Guest – Attorney Mike German a former FBI agent and a fellow with the Brennan Center for Justice’s Liberty and National Security Program. His work focuses on law enforcement and intelligence oversight and reform. Prior to joining the Brennan Center, Mike served as the policy counsel for national security and privacy for the American Civil Liberties Union Washington Legislative Office. A sixteen-year veteran of federal law enforcement, Mr. German served as a special agent with the Federal Bureau of Investigation, where he specialized in domestic terrorism and covert operations.

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JFK and the Unspeakable: Why He Died and Why It Matters by Jim Douglass

JFK and the Unspeakable is the first book of 3 on the assassinations of the 1960s. Orbis Books has commissioned author James W. Douglass to write about the murders of JFK, Malcolm X and Martin Luther King, and his  the third will be on the assassination of Bobby Kennedy. The heart of JFK the Unthinkable, is not how Kennedy was killed or how Kennedy became a threat to the systemic war machine, but why DID Kennedy die? Author James Douglass says Kennedy knew that he would die and had the guts to stand up to the system and take the hit. This narrative was lost for decades, obscured by disinformation about Kennedy’s character and the conspiracy of his assassination. One review summarizes Douglass’s book in this way : JFK’s belated effort to turn America from an armed culture of victory to a member of an international peaceful world was shot down in Texas for a reason.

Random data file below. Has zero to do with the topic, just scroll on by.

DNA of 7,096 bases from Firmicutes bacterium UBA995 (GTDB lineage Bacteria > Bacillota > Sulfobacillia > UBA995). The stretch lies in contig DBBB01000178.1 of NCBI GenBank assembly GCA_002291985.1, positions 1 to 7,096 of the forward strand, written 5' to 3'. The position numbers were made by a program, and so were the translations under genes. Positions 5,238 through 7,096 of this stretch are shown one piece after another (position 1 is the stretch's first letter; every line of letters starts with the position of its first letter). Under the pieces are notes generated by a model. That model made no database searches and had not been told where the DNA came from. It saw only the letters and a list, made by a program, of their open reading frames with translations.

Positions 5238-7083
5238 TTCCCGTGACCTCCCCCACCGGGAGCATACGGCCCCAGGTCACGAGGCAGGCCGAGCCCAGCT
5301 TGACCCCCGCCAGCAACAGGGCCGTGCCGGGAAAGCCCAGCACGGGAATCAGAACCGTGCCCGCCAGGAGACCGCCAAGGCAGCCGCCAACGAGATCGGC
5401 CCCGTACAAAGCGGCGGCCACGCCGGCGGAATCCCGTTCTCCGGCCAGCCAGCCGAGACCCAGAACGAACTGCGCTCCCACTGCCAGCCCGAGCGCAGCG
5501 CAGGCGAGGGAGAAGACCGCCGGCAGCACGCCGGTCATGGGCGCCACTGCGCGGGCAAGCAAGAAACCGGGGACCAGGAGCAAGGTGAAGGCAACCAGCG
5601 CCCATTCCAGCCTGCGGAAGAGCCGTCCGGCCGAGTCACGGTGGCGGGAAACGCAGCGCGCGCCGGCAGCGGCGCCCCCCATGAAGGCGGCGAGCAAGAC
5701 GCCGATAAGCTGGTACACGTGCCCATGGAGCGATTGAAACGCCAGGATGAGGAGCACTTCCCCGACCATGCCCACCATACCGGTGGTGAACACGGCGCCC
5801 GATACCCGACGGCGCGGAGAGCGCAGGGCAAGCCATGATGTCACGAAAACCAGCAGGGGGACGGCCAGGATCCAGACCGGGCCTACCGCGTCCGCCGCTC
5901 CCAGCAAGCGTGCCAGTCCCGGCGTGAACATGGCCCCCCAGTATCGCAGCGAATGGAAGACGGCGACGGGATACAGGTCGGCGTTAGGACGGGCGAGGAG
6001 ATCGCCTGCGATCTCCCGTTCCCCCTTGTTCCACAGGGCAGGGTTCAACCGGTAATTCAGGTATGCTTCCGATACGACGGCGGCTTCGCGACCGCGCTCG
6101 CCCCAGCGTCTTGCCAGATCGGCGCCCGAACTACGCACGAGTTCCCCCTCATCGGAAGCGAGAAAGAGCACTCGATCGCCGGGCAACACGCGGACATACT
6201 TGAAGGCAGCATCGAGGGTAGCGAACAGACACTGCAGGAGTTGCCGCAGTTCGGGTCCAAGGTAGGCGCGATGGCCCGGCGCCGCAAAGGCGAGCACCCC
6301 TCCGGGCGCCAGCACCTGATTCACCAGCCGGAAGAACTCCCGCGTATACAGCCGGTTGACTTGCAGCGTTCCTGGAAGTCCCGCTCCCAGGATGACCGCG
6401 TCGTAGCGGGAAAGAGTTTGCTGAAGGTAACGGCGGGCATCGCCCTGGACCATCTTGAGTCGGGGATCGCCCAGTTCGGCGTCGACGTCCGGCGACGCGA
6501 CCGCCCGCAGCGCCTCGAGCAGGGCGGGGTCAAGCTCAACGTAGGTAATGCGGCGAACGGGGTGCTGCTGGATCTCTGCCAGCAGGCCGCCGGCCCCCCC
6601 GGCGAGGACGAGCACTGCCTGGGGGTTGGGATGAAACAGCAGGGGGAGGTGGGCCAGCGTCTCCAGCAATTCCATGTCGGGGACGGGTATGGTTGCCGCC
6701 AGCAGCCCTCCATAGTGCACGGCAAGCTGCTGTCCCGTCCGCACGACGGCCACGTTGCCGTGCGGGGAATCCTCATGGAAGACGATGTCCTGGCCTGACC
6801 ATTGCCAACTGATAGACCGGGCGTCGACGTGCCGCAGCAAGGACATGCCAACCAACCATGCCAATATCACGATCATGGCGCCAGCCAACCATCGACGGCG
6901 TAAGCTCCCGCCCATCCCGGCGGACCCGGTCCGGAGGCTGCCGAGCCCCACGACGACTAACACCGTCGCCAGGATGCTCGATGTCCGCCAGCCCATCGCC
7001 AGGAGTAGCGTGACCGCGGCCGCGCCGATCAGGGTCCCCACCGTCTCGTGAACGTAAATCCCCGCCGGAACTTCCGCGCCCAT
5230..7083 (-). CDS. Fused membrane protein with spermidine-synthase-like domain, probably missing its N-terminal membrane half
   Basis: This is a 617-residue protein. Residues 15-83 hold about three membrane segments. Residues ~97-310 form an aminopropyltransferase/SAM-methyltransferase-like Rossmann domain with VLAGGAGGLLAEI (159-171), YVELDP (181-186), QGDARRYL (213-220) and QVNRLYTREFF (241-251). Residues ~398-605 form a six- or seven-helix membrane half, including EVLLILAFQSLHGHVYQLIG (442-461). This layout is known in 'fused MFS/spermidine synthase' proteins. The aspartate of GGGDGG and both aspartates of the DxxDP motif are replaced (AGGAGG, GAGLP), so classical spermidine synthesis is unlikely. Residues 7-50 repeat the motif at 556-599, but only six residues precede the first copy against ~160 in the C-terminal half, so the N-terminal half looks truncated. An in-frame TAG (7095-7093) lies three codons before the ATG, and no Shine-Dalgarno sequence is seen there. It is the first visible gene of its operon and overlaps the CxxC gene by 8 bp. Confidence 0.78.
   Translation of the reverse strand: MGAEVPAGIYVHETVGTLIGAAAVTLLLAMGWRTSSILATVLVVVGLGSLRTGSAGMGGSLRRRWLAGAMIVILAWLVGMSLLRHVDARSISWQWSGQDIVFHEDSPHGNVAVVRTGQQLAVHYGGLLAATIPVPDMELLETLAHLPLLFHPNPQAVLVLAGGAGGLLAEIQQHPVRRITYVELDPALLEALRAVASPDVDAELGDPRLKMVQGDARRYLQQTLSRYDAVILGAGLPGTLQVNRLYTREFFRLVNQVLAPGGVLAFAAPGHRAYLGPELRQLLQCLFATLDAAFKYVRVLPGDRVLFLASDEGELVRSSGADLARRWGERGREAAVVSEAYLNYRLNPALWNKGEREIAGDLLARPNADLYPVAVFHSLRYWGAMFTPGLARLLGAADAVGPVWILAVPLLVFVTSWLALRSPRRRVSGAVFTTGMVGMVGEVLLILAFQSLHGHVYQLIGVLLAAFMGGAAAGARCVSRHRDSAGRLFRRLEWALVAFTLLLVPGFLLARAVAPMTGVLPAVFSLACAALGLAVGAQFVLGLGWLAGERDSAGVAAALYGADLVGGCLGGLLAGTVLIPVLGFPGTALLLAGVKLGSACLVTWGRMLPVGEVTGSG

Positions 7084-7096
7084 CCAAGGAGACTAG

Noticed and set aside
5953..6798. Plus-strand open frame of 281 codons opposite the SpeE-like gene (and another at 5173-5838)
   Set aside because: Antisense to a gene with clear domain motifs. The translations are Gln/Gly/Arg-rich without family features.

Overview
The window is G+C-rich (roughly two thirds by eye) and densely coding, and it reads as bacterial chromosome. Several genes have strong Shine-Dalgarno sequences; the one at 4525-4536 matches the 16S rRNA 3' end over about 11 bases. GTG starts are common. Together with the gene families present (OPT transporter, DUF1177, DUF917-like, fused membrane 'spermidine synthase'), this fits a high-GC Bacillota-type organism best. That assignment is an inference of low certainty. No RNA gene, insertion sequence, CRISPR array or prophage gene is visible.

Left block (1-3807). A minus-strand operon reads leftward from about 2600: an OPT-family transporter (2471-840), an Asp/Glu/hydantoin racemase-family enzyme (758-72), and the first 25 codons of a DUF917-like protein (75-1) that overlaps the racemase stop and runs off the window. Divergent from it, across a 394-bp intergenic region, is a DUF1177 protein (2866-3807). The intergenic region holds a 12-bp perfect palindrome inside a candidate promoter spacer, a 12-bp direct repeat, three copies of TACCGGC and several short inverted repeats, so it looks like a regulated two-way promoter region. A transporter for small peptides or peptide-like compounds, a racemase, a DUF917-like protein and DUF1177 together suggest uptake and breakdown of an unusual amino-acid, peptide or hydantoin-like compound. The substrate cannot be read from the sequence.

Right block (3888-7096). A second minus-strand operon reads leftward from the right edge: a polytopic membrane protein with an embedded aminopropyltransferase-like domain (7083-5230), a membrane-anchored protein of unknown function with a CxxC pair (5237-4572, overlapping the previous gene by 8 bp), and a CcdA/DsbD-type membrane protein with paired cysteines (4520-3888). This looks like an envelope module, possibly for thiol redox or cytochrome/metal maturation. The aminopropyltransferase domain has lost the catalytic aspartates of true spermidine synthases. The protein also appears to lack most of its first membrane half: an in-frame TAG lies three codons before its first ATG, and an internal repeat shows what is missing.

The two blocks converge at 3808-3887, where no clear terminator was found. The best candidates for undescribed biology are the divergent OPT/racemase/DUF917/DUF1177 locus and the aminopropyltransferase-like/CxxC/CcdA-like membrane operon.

Jim Douglass:

  • John F. Kennedy’s experience in WWII:  He was in the South Pacific, he volunteered. He was on that PT boat.
  • What happened on that PT boat, is that it got split into two by a Japanese destroyer. He lost brothers and friends at that time.  An extraordinary experience being adrift on the ocean warning other PT boats. The experience create a distrust in military authority.